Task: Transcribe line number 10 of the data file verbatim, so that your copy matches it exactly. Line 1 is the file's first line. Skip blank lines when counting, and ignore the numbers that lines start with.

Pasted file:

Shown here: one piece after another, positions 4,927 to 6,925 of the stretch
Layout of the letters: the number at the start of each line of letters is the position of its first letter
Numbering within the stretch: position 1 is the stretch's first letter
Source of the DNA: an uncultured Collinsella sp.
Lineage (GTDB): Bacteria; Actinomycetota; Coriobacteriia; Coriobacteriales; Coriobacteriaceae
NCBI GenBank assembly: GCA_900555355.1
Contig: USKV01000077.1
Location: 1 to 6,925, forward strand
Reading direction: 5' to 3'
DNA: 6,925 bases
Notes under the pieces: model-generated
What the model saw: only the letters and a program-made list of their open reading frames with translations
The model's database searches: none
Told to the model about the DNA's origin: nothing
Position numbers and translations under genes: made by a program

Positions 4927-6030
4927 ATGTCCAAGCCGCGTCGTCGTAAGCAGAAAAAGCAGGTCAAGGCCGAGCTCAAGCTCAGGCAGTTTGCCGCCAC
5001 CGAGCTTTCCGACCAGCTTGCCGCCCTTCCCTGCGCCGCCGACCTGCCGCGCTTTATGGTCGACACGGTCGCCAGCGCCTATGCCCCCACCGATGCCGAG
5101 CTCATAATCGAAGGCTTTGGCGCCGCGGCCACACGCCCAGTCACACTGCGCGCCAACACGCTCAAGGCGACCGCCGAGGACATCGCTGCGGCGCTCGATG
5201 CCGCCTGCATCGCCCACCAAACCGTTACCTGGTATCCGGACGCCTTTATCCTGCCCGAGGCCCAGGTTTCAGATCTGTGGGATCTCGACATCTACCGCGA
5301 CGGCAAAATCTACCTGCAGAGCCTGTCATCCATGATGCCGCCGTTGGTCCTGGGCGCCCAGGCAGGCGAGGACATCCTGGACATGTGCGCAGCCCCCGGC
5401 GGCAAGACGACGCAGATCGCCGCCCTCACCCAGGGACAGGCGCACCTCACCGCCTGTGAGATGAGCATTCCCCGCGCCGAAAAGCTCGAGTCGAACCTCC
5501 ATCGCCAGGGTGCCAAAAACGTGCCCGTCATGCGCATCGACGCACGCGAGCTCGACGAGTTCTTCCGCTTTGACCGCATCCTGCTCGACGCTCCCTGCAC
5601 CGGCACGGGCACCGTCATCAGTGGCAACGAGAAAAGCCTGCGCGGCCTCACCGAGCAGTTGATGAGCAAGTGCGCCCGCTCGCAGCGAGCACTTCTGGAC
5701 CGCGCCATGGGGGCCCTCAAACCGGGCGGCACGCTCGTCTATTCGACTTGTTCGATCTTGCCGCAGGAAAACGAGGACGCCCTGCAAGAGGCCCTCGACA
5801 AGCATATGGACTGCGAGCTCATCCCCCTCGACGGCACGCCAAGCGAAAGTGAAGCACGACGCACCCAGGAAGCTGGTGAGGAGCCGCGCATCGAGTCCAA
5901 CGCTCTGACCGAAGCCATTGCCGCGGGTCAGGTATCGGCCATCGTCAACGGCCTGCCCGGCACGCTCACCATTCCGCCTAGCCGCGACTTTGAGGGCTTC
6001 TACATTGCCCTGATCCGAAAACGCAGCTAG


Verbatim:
DNA: 6,925 bases